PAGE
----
Science fiction is such a rich and diverse genre that has bled through the pages of literature where it was first explored into film, fashion and beyond. With such a rich background, it was no doubt an arduous task for the Barbican to try and compile the entirety of the genre into a single exhibition but for the most part, they pull it off with impressive results.
The bulk of Into the Unknown: A Journey through Science Fiction takes place in the centre’s Curve gallery, where the eyes are treated to a feast of extraordinary colour and vibrancy featuring everything from genuine Ray Harryhausen models and concept art to Star Trek costumes. Then there’s the 2001: A Space Odyssey script with Kubrick’s own handwriting, H. R. Giger’s beautifully twisted concept art for Alien and it even features stunning concept art for Alex Proyas’ criminally underrated Dark City.This is just a tiny glimpse of what the first stage of the exhibition offers as the entire history of the genre is confined into a rather small and inconveniently shaped space. All this sits alongside science fiction literature from the likes of Jules Verne and George Orwell, although it does feel like the genre’s literature element could have had a bit more space and time dedicated to it.
The Barbican makes for a fitting venue for such an exhibition. In places its labyrinthine interior that cuts you off from the outside world feels like the belly of a dark spacecraft, while the exterior boasts a brutalist Ballardian quality. Yet, once you leave the Curve gallery, the exhibition splinters off into the nooks and crannies of the centre making the whole experience feel disjointed.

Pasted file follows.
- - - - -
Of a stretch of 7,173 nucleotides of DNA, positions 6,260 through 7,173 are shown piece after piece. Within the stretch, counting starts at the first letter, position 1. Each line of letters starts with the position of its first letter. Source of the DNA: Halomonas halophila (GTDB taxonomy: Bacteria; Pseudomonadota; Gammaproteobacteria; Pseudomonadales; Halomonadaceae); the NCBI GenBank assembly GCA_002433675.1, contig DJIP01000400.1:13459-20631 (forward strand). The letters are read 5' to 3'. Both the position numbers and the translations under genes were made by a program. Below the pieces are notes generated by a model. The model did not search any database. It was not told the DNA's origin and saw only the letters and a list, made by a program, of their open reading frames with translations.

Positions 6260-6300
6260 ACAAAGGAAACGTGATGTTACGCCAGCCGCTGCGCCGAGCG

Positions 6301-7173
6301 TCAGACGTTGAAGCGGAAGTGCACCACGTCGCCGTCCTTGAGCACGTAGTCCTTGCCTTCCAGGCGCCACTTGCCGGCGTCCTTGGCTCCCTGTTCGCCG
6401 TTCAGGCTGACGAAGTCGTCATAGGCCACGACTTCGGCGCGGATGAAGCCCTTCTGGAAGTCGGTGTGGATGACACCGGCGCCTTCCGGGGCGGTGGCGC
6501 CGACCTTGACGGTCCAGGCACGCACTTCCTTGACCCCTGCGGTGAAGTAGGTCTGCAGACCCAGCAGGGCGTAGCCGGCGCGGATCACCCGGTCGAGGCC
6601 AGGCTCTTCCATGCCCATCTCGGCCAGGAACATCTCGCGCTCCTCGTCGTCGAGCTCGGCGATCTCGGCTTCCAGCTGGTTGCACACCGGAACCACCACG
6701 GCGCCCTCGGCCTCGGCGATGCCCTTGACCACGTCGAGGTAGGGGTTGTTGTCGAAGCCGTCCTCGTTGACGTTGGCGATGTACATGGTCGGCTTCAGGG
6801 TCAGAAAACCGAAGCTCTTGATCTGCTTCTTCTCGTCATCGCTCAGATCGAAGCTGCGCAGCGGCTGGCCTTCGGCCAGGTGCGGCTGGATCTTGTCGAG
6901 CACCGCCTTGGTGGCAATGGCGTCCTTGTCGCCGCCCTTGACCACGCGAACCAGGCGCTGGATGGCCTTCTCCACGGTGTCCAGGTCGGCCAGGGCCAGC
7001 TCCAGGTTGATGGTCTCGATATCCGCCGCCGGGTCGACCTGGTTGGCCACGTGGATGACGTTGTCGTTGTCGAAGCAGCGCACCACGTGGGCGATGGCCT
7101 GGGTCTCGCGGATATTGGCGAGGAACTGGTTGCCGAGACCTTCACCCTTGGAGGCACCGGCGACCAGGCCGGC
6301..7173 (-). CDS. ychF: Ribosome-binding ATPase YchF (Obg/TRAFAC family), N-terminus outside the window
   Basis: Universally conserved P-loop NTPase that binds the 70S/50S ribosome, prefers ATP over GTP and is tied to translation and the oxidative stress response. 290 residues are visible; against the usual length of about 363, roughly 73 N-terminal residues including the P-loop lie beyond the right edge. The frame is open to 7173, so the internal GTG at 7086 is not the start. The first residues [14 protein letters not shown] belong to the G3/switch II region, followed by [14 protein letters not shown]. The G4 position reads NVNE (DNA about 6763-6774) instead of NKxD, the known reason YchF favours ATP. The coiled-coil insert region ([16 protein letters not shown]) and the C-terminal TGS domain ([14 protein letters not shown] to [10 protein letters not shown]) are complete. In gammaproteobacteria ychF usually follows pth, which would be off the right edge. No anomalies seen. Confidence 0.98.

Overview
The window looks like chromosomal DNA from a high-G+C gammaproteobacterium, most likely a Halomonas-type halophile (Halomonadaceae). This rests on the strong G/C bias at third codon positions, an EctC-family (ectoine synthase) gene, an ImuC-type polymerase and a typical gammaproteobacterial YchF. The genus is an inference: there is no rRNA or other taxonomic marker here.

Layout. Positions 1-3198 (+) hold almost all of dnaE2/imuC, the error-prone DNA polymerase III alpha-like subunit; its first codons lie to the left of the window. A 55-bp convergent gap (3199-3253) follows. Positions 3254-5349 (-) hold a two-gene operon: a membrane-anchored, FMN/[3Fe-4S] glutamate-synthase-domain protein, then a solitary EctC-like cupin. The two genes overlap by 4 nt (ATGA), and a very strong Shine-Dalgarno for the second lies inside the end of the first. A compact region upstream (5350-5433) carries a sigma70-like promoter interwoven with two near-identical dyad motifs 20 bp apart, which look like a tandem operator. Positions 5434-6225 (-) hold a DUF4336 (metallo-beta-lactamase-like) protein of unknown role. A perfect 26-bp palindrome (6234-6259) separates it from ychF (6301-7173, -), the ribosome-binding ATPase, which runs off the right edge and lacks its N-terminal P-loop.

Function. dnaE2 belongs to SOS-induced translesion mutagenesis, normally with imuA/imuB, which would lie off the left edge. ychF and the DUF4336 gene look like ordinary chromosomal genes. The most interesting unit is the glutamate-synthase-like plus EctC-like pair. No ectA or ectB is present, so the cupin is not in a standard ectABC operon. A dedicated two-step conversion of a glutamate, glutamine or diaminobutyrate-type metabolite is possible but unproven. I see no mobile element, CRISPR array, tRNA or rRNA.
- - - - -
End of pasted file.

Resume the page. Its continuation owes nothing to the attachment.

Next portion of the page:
The Barbican’s basement, aka The Pit, is taken over by artist Conrad Shawcross’s In Light of the Machine installation. Shawcross’s enigmatic mechanical sculpture is an admirable and interesting creation that explores the relationship between cosmology and technology. It’s a deep and interesting examination of many of the conceits of the genre.There are interactive science fiction inspired games dotted around the venue offering up such games as Darwinia, a virtual theme park for a sentient evolving life form. If you thought Legendary on FIFA was difficult, try Darwinia.
While it’s an archive for any science fiction fan, Into the Unknown fails to really plum the depths of the social, political and philosophical elements that are such potent components of the genre. When you’re exhibiting the works of Kubrick, Shelley and Orwell, a little in-depth investigation into the creation of these sublime worlds would’ve added an element it sadly misses.
As well, the confines of the Curve Gallery is manufactured into a microcosm of the genre, engulfing you in the majesty of these worlds, yet once you leave this quickly escapes and the real world seeps through. That being said, the exhibition’s concentration on spectacle is enough to please hardcore science fiction fans, as well as newcomers to the genre.